REWrite - The Restaurant Equipment World Blog

Re-evaluate Your Ingredients

April 11th, 2012 by REW Blog Team

 

With the “pink slime” fiasco, it’s a good time to re-evaluate ingredient lists. There is the occasional restaurant that buys from local farms, but it’s not always easy to get the steady stream of quality products this way. The truth is that whether it’s meat or poultry, fish or veggies, restaurant owners typically buy from a limited number of suppliers. But where are the suppliers getting it from?

Perhaps an example of how food gets from source-to-plate through a supplier, let’s take, just as an example, Sysco. They carry national brands, but much of their business comes from their own brands. Their seafood division, named “Portico Seafood,” is one of the largest operating seafood purveyors in the world. It advertises that it offers “quality, consistency, traceability, integrity, and competitiveness.” Is this true? It is true they trace their products back to their source by modern tracking methods, and they are working toward greater sustainability.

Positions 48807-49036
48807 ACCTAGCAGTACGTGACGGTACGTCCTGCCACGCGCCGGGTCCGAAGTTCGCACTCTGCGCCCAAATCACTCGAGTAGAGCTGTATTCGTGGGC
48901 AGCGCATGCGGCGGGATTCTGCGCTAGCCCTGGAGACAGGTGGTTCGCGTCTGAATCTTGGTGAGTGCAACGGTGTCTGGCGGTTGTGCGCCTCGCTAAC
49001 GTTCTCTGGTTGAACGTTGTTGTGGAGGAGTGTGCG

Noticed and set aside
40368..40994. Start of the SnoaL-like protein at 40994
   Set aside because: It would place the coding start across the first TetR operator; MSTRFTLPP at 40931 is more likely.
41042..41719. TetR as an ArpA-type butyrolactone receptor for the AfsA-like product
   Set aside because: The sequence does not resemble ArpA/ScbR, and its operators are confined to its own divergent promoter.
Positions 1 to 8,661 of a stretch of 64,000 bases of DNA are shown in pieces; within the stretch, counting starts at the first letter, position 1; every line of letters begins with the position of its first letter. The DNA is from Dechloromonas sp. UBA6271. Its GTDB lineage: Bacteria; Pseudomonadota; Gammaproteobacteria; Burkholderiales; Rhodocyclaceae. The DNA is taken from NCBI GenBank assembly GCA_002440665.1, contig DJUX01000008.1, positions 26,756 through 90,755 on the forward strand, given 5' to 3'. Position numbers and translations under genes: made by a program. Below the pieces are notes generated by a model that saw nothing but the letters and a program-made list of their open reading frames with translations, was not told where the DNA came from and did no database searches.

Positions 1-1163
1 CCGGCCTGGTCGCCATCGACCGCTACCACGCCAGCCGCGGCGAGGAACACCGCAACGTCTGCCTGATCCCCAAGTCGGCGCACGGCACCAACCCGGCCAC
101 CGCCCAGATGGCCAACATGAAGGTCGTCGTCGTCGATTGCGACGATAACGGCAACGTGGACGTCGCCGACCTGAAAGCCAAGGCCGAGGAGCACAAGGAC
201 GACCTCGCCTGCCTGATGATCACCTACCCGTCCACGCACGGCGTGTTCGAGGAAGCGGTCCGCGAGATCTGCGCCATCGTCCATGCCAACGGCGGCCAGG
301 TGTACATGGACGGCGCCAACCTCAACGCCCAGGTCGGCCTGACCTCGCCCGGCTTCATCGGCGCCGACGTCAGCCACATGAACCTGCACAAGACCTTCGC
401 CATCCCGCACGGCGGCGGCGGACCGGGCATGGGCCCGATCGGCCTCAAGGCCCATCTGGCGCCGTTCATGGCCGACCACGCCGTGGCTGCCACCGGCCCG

Other larger suppliers are working to compete in the arena of sustainability, organic, and locally-grown foods. If you are not sure where your products are coming from, the prudent thing is to ask – they should know. If they don’t know, it may be time to switch vendors.

One of the surest ways to know where your food supply is stemming from is to buy locally and physically visit the farm or fishery that your food is coming from. It’s the single-best way to know what you are serving your customers. However, as noted before, buying purely locally can lead to supply issues; if there’s a bad season, or you want food that is out-of-season locally served year-round, buying from a supplier may be your only option.

There is also the issue of what your customer wants. Does organic matter to them? Sustainability? Don’t try to greenwash your restaurant if the customer is only considering value. Even if you must buy at a bargain, it still doesn’t preclude you from shopping around when it comes to suppliers. The more you know about your food, the better you will feel serving it to your customers, and the more your customers will thank you in the end for a delicious, quality product.

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